BioLPG can be supplied to your home as part of Calor’s Green Energy Plan, whereby 40% of your home energy is renewable (40% BioLPG / 60% LPG mix). By opting for this plan, you’re buying into a sustainable mix and a more sustainable future. The entire LPG supply industry has committed to supplying 100% renewable energy by 2040, and we’re proud to be leading the way towards meeting this ambitious target.

The benefits of propane vs butane

Below you can find the key characteristics and benefits of propane and butane broken down into a table, so you can directly compare your energy usage needs and decide which fuel is better for you:

  Propane Butane 
Characteristics Low boiling point, stored in larger quantities for residential and commercial use Higher boiling point, stored in smaller quantities for indoor use residentially or for outdoors, such as camping
Boiling Point
(when it freezes)
-42°C -2°C
Best / Ideal for BBQ’s, patio heaters, LPG gas cooking, heating water, and heating your home Portable gas heaters and single-burner cooking stoves
Gas Bottles Sizes Up to 47KG Up to 15KG
Carbon Emissions Reduce your carbon emissions by up to 38% when compared to oil** Reduce your carbon emissions by up to 38% when compared to oil**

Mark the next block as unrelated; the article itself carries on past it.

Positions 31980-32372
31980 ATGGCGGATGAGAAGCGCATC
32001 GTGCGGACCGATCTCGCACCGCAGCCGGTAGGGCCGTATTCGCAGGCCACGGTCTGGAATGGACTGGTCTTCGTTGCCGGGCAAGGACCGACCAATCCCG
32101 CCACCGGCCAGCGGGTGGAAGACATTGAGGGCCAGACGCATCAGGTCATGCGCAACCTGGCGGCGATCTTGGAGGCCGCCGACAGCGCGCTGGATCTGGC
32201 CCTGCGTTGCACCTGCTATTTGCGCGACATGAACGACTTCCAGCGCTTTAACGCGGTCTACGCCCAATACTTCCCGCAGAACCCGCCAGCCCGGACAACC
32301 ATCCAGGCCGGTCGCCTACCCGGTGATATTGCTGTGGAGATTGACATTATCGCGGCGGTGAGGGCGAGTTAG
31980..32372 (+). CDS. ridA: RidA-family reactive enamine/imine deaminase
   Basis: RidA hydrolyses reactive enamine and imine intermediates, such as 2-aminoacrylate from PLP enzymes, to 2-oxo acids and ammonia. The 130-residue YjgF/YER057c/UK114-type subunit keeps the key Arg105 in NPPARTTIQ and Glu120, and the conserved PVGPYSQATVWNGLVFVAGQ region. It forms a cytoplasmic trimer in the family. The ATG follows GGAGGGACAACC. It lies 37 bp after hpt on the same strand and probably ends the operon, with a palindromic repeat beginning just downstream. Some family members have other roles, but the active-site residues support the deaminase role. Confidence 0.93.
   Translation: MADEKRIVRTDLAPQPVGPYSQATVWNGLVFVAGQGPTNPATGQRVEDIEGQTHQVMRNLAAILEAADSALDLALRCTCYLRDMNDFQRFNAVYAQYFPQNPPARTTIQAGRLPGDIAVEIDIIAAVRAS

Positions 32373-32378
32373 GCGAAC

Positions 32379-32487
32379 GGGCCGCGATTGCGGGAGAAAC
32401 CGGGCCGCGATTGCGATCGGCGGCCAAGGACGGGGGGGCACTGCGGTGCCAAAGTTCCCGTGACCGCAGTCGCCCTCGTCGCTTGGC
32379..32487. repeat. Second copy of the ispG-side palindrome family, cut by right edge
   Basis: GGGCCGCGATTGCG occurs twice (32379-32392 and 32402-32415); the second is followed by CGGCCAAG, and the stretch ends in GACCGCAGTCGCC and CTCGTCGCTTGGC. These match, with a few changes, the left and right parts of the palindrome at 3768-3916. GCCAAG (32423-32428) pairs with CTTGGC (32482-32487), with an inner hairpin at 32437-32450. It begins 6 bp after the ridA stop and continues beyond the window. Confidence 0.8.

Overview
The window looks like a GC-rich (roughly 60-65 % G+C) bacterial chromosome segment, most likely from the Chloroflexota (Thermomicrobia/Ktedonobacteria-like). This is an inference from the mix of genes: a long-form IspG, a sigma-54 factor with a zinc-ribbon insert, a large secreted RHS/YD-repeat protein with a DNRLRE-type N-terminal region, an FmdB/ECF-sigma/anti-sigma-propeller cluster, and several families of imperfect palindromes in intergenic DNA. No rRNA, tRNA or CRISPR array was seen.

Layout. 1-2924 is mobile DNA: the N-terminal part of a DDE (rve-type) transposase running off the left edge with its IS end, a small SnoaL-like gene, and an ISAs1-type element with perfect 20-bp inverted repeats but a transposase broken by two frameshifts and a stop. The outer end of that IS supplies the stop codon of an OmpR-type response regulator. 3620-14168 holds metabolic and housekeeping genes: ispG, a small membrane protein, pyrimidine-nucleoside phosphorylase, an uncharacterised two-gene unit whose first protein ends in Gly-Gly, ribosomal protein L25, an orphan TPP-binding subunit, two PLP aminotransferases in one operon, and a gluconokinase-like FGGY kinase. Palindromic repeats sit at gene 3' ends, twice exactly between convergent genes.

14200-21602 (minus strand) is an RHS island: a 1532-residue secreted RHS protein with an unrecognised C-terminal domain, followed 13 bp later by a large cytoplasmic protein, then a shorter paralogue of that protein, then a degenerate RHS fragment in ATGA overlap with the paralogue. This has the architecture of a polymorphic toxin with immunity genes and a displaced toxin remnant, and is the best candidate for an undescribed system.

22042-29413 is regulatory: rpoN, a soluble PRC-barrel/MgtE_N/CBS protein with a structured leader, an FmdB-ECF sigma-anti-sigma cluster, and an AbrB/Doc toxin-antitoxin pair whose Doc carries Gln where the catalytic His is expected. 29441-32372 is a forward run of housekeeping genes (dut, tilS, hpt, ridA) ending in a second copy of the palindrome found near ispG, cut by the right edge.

Type Of Gas Regulator pre-set to 37mbar pre-set at 28-30 mbar

Frequently asked questions

We’ve listed some frequently asked questions below which may help you with any further queries you have around propane and butane.

Either can be used, but generally, propane is the more popular choice.
This depends largely on how many burners your gas barbeque has. If it has between one and three, a 5kg patio gas bottle is ideal. If you’ve got a larger barbeque with four burners or more, then it’s recommended that you select a 13kg bottle.
Butane regulators are pre-set at nominally 28-30 mbar and a propane regulator is pre-set to 37mbar.
Butane is ideal for indoor heaters, while with its lower boiling point, propane is better suited to outdoor storage, so can also be used for heaters. Which you choose will depend on your heating needs, and storage available.

Gas bottles are available at retailers such as Morrisons and Tesco, or you can visit our online shop for more information about gas bottles and to place your order (subject to availability).

Most appliances can be used with either butane or propane – however, they use different regulators due to the different pressures they operate at, so for example, a butane cylinder wouldn’t work with a propane regulator.
It is safe to use either butane or propane indoors, as long as you ensure you are careful, and that there is proper ventilation.
There are differences between butane and propane which could either be advantageous or disadvantageous depending on how they are being used – which gas is better will entirely depend on its use.
Butane tends to be slightly cheaper than propane, but which gas you choose should always be based on what purpose it’s to be used for, and what works with your appliances.
If used or stored incorrectly, gas canisters can explode – make sure you always carefully follow instructions for use and storage of any fuel.
Butane gas stoves are not banned in the UK.
Even when properly maintained and adjusted, gas heaters do produce low amounts of carbon monoxide – it’s essential that if using propane indoors you make sure the area is properly ventilated.